Roebling, John Augustus (rōˈblĭng) [key], 1806–69, German-American engineer, b. Mulhouse. He studied engineering in Berlin and in 1831 came to the United States. He demonstrated the practicability of steel cable and established a plant for manufacturing it at Trenton, N.J. A pioneer in the building of suspension bridges, he built the Allegheny Suspension Bridge (completed 1845) at Pittsburgh, the Niagara Falls Suspension Bridge (completed 1855), and the Cincinnati and Covington Bridge over the Ohio (completed 1867). His most ambitious project was the Brooklyn Bridge. It was scarcely begun when Roebling, directing operations, was injured in an accident and died a few days later.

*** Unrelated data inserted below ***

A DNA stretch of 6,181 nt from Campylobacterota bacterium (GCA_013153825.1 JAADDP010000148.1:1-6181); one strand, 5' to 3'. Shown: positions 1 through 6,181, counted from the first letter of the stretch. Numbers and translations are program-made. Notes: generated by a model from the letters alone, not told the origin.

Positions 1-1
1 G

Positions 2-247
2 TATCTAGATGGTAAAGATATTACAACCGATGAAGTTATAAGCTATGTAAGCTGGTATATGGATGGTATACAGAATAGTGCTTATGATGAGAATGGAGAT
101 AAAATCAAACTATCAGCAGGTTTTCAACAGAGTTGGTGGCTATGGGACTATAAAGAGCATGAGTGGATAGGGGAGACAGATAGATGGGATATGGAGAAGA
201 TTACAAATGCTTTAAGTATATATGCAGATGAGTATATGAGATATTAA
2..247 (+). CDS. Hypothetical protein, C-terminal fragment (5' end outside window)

His son Washington Augustus Roebling, 1837–1926, b. Saxonburg, Pa., grad. Rensselaer Polytechnic Institute, 1857, had aided his father in building the Allegheny Suspension Bridge. During the Civil War he joined the Union army as a private, was transferred to Irvin McDowell's engineering staff, and rose to the rank of colonel. He went to Europe to study engineering and especially pneumatic caissons. After his father's death he directed the construction of the Brooklyn Bridge. Because of continuous underground work he was stricken (1872) with decompression sickness (caisson disease), but despite his invalidism he directed the project until the bridge was opened to traffic (1883). In 1888 he took over the management of the Roebling plant in Trenton.
See biography by H. Schuyler (1931); D. B. Steinman, The Builders of the Bridge (1945).
The Columbia Electronic Encyclopedia, 6th ed. Copyright © 2012, Columbia University Press. All rights reserved.